AUSTIN, Texas (AP) -- About 1,000 teachers and education staffers from across Texas rallied at the state Capitol on Monday, urging the Legislature to reverse $5.4 billion in cuts to public schools approved two years ago.
As part of Texas American Federation of Teachers lobby day, union leaders encouraged educators to use their spring break to gather in Austin for the demonstration — which saw many participants in blue-and-white ATF T-shirts wave signs reading "Our Kids, Our Future."
Members of some high school percussion sections also turned out and the banging of their drums reverberated off the Capitol's pink facade as the House and Senate opened their sessions in the afternoon. Later, the crowd fanned out for meetings in the offices of individual lawmakers.
Sen. Wendy Davis, D-Fort Worth, said leading Democrats in the Texas Senate have called for spending $4 billion from the state's cash reserves, or Rainy Day Fund, to roll back the 2011 public education cuts. The fund is expected to grow to $11.8 billion by the end of 2015.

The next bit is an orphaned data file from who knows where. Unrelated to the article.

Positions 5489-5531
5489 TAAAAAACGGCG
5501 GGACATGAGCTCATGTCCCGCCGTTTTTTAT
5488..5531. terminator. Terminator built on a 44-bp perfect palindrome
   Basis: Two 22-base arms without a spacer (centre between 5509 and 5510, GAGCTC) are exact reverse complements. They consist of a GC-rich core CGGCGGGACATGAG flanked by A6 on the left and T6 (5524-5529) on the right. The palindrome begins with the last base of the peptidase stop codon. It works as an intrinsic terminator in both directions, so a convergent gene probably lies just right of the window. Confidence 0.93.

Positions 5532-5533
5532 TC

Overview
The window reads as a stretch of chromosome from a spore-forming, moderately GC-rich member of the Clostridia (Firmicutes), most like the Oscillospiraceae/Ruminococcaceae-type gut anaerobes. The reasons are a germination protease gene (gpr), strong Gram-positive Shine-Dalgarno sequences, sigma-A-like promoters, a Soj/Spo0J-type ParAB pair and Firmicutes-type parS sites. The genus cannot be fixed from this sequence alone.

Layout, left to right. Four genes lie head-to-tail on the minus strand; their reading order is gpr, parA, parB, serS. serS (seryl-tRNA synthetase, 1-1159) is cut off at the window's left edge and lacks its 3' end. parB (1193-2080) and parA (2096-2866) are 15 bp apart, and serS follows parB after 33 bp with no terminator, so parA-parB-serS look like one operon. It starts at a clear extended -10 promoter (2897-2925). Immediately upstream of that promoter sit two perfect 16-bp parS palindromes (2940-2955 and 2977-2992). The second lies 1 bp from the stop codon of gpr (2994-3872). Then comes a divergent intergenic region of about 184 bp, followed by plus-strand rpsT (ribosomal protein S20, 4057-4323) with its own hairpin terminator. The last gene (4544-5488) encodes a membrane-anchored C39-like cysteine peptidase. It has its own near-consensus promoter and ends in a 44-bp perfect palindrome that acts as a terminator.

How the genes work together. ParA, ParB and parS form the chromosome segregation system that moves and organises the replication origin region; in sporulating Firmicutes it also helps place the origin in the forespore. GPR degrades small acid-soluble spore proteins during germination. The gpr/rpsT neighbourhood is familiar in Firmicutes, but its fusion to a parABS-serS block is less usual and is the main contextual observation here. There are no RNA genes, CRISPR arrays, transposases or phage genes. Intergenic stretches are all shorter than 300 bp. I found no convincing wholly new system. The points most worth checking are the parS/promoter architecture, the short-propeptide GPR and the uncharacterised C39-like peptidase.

Referencing separate proposals to spend $2 billion from the fund to improve state water infrastructure and another $1 billion from it for highways and other roads, Davis urged demonstrators to remind lawmakers "that our school children are more important than any road, any water resource."
State Board of Education member Thomas Ratliff said he opposes high-profile proposals by Sen. Dan Patrick, the head of the Senate Education Committee who wants to expand "school choice."
Patrick and some other key conservatives support offering public money to low-income parents around the state so they can remove their kids from low-performing, traditional schools in favor of private and religious classrooms.
Ratliff, a Mt. Pleasant Republican, scoffed Monday at the notion that Texas youngsters are trapped in struggling schools simply because of where they live.
"They say they want to give them choices, they even called them trapped," Ratliff said of Patrick and others' assessments of students across Texas.
"I have news for you, they're not trapped," Ratliff continued. "They do have choices and they choose to stay in their local public schools."